WHEN considering nightshifts your first thoughts may be tinged with apprehension - that is only to be expected. If your consequent thoughts are vats of coffee, Pro Plus, matchsticks for eyelids and thumb tacks in your shoes, then you are setting off on the wrong foot (and a soon to be bleeding one at that).
Know your enemy
It’s not that scary consultant in A&E, it’s fatigue. Let’s not get physiological about this but your body is fighting to tell you to sleep. Outside it’s dark, your hormones are in flux and a baseball programme is on Channel 5; you should be hugging teddy. If, however, you equip yourself properly for battle, nightshifts can become some of the most fruitful times of your early career.
Trying to sleep before the first nightshift is hard and there are a multitude of techniques that each individual will advocate as the most successful. Tempting as it may be, a night of drink and dance until the sun glints on the rooftops will not best prepare you for the ensuing nights of work and concentration. A lie-in followed by an afternoon nap is probably a suitable way to ease into a new sleep pattern.
Your bedroom needs to be just that: a room with a bed for sleeping. I find black-out material which I Velcro over the blinds helps plunge me into foetal darkness. You may prefer an eye-mask or the addition of earplugs for those times when your neighbours all decide to Hoover at once.
You must remember to eat, and getting your shopping done to cover the period of your nightshifts will save an exhausting traipse round the supermarket post-shift, or an infuriating early rise in the evening to shop pre-shift. Caffeine-laden comestibles are, in the main, best avoided. A brief period of heart-pounding alertness will signal an even deeper tiredness and the inability to sleep in the morning. Water and fruit juices to combat dehydration and “slow release” foods like nuts and dried fruit are good. Cereal bars are always handy to carry in a pocket and munch on between wards. Ideally you’d have a veritable banquet laid on by the HDU staff each night as I happily experienced once, but I can’t guarantee it.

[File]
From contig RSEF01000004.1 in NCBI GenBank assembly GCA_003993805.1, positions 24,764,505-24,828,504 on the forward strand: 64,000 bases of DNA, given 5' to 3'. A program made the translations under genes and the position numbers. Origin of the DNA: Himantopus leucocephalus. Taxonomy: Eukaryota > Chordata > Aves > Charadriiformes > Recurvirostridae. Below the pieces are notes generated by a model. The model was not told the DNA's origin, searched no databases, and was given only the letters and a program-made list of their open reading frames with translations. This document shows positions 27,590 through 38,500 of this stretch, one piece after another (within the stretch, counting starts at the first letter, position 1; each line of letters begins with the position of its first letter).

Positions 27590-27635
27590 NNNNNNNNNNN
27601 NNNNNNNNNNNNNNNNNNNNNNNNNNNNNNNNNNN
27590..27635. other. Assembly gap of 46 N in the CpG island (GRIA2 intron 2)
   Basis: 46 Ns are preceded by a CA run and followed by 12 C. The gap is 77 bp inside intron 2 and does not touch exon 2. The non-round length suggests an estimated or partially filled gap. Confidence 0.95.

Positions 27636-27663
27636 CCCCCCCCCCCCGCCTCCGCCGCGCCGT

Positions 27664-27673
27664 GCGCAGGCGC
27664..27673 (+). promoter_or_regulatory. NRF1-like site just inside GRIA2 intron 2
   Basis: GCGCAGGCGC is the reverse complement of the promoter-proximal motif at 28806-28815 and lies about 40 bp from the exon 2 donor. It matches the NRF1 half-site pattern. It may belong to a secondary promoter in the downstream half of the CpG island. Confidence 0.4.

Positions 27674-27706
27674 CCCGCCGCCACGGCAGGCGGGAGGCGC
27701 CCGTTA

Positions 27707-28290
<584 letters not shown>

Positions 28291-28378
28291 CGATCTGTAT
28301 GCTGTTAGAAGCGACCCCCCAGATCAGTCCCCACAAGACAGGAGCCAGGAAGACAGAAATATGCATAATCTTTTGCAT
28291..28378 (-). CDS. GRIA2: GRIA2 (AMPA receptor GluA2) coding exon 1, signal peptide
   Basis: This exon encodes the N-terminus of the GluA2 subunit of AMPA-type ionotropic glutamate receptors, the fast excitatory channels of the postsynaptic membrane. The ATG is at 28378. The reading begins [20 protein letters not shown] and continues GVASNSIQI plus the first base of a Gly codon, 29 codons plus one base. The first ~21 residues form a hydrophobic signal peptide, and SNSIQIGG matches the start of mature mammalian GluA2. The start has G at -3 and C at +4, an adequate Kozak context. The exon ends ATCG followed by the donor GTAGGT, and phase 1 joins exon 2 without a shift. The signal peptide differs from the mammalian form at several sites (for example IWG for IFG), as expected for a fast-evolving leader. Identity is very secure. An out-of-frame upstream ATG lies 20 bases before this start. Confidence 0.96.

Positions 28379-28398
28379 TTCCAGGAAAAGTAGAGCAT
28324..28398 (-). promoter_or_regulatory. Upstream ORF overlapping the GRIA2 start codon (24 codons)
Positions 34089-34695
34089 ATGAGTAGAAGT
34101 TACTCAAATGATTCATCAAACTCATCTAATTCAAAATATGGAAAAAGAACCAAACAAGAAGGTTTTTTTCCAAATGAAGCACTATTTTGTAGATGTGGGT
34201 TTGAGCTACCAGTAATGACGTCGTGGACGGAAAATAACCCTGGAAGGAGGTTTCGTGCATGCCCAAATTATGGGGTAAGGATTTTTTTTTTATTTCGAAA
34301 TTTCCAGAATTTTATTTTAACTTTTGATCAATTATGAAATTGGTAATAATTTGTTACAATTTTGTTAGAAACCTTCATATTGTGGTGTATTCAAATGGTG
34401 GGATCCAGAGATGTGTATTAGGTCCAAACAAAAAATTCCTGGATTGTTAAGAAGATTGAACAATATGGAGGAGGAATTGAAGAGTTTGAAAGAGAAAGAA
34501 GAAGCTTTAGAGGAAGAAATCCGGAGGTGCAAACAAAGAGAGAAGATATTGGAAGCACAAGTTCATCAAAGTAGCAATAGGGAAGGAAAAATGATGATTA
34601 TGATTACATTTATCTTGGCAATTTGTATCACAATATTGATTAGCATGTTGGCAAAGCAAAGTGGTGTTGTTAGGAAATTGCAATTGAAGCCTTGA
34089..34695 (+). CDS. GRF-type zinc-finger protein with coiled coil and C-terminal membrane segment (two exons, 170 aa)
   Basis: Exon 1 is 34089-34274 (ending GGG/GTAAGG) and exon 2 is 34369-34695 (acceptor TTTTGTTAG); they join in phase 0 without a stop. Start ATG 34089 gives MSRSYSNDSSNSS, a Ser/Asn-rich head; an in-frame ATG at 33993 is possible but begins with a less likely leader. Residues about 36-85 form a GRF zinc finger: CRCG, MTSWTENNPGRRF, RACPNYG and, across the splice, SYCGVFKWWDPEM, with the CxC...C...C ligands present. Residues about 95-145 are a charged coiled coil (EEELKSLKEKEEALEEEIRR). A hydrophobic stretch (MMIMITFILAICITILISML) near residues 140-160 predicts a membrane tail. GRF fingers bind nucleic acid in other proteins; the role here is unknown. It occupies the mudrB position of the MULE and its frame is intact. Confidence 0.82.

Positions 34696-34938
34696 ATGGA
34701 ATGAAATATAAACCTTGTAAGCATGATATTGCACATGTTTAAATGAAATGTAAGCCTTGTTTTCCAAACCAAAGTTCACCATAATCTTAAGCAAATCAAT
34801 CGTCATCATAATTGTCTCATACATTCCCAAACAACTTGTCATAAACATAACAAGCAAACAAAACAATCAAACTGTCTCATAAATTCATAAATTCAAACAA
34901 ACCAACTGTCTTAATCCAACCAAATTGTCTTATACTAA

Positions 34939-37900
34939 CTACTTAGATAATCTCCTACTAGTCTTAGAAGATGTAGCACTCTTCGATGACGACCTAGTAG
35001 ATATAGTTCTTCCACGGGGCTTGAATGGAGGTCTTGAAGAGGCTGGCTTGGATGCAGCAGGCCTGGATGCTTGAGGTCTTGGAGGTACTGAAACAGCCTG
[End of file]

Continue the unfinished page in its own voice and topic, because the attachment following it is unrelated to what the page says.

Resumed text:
Make sure you have all the usual tools of your trade: stethoscope, pens and the rest. You’ll see lots of the usual night's calls, such as dropping BP, decreased urine output, chest pain, falling Sats and requests for night sedation. Read up on these beforehand if you need to and revise your resuscitation guidelines. Carry a helpful book you trust such as an Oxford handbook or good on-call book (pocket-sized preferably). If your hospital/NHS Board has a prescribing guide then take that too.
First night nerves
Be on time and write everything down. Make sure you know who else is on with you and who to contact if you have a problem. I worked with a Registrar who, on the first night, would head off saying: “Call me if you need me”. He would then lope down the corridor before coming back and asking: “What’s my page number?” Invariably the junior wouldn’t know it and hadn’t thought to ask. Make sure you do.